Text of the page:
Turkey offers reforms for Kurdish minority
Long-simmering tensions with Kurdish militant separatists led to a week-long incursion into northern Iraq in February to target bases.
(Page 2 of 2)
Critics have been quick to blame Turkish policies toward the Kurds as the cause of resentment and separatist desires, arguing that a policy of greater democratic freedom and Kurdish rights rather than military actions is needed. In a recent opinion piece in the International Herald Tribune, Aliza Marcus and Andrew Apostolou, two Kurdish experts, criticized Turkey's military response.Skip to next paragraph
Israeli general hints at another Gaza campaign
Unclaimed attack on Islamic school raises tension in Nigeria
See no evil? Activists doubt credibility of Arab League mission to Syria.
Arab League observers head to Syria's war-ravaged Homs
Christmas church bombings put global spotlight on 'Nigerian Taliban' (VIDEO)
Subscribe Today to the Monitor
The core of Turkey's "Kurdish problem" is not the PKK. It is Turkey's denial of basic political and cultural rights to its Kurds, who are about one-fifth of the population.
An editorial in the news blogging site PoliGazette also affirmed Turkey's struggle with its Kurdish minority.
It's undeniable for anyone that Turkey has made a lot of mistakes when it comes to its Kurdish population. For a long time, Turkey tried to 'assimilate' the Kurds, basically forcing them to break with their own culture and language. This approach hasn't exactly been successful, to put it mildly, and has, instead, only angered many Kurds.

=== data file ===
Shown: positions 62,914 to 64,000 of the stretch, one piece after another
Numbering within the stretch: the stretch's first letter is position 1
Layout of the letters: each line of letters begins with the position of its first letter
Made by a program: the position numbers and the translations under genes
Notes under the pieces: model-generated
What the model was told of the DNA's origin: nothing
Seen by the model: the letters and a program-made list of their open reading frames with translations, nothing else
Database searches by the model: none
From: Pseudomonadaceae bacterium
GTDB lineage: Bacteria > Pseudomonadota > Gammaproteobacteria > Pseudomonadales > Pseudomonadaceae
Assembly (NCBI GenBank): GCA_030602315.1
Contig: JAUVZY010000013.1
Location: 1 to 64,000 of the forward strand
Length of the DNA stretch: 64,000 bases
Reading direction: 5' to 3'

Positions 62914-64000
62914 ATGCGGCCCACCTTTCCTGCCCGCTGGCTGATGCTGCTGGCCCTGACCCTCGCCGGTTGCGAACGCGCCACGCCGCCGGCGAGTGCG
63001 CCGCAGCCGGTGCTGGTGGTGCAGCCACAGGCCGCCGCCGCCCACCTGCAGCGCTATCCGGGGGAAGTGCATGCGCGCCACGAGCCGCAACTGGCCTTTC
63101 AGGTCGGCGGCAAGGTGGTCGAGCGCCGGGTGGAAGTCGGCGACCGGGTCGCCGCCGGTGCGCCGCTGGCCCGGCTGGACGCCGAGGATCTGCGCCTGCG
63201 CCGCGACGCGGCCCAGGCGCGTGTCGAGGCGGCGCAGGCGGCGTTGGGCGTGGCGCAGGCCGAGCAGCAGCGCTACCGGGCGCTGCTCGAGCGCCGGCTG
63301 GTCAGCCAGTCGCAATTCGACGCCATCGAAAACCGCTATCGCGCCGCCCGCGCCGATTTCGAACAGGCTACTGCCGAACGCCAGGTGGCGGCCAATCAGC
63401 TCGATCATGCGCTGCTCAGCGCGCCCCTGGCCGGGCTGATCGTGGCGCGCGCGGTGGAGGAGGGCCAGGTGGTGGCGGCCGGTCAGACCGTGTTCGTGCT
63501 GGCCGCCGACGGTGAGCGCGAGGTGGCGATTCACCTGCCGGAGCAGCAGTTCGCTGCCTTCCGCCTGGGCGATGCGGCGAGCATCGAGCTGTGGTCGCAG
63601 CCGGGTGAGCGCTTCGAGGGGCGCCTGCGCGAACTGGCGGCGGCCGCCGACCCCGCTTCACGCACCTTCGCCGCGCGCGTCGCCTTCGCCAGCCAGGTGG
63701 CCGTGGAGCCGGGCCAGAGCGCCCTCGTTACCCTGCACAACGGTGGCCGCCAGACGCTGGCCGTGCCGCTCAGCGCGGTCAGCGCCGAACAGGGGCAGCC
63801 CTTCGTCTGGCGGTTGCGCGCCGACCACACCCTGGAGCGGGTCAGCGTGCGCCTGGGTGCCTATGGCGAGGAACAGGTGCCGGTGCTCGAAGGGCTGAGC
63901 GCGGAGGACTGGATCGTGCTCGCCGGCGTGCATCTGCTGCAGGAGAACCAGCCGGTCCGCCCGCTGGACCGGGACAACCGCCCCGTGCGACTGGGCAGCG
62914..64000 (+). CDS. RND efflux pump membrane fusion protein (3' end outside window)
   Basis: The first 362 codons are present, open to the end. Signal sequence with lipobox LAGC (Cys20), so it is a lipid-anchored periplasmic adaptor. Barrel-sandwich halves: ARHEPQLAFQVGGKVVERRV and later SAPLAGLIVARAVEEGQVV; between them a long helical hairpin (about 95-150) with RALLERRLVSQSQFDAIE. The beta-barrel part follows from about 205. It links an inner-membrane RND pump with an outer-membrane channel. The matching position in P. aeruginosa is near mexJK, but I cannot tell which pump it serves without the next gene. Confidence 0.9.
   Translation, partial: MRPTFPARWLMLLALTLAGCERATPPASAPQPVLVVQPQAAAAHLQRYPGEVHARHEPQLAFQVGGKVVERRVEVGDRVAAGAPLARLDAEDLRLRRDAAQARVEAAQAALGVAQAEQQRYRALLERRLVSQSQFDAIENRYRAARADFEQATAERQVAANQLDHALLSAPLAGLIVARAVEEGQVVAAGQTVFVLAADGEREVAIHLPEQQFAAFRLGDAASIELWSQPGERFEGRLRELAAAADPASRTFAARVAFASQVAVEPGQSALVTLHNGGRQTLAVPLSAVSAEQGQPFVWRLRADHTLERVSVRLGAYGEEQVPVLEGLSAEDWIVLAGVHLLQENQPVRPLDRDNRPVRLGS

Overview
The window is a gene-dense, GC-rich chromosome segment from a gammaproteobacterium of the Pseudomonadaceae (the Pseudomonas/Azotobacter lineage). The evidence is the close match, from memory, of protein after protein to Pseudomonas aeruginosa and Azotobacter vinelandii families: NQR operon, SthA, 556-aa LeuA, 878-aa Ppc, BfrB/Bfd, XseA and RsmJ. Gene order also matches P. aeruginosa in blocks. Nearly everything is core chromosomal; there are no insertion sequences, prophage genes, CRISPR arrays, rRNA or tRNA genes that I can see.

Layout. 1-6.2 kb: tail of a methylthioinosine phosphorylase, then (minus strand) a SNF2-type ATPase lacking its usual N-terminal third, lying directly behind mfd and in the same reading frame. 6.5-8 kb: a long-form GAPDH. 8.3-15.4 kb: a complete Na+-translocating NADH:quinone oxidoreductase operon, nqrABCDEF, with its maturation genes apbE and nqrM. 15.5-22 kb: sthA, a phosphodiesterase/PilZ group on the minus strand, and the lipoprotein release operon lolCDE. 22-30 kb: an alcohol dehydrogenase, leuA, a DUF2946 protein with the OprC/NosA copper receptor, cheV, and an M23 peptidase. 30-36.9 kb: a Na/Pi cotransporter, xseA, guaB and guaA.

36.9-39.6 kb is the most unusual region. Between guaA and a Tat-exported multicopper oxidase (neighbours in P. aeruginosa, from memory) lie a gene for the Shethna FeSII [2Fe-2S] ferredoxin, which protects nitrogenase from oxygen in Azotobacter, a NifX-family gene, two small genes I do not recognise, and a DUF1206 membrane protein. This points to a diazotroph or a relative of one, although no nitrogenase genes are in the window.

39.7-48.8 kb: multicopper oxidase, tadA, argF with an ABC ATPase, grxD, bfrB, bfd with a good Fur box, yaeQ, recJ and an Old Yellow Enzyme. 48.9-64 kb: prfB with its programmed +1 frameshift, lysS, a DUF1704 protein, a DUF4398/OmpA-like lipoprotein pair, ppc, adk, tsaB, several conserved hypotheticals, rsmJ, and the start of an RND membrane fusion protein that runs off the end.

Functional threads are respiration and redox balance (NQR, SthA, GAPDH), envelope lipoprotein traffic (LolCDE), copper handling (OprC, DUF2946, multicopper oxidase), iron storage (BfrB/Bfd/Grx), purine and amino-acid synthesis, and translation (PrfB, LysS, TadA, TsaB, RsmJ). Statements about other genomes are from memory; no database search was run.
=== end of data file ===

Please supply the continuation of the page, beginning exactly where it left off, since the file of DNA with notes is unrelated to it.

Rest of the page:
With the announced aid package, the government is now hoping to appease the Kurdish population, reports The New York Times.
The program is intended to drain support for the militant Kurdish group, the Kurdistan Workers' Party, by improving the lives of Turkey's impoverished Kurdish minority, Mr. Erdogan said.
If civilian and cultural openings follow the military operations and unemployment problem of the people in region is solved, the DTP [the Kurdish Democratic Society Party] will get a very heavy defeat and lose its claim. Unless the [ruling Justice and Development Party] AKP takes such a step, things will get harder for AKP in the region.
The announcement of the new plans follow the visit of Iraqi President Jalal Talabani to Turkey in response to the recent military incursion. During his trip he condemned the PKK but also called on Turkey to recognize the Kurdish element, reports the Eurasia Daily Monitor.
"During his recent two-day recent visit to Ankara, Iraqi President Jalal Talabani, an ethnic Kurd, pleased his hosts by condemning the Kurdistan Workers' Party (PKK) and inviting Turkish businesses to bid for Iraqi infrastructure projects. But he also defied Turkey's reluctance to acknowledge the Kurdish political reality in northern Iraq by referring to the region as "Kurdistan."
Turkey is already an active economic player in Iraq. Despite the political tensions, Iraq's autonomous northern Kurdish region has relied heavily on Turkish food imports as well as Turkish investment in construction works and Turkish electricity.
Having sought to land a knock-out blow on the PKK's military capacity, Turkey it seems is now engaged in an attempt to woo both its own Kurdish population, as well as those in neighboring Iraq, through the establishment of more solid economic ties.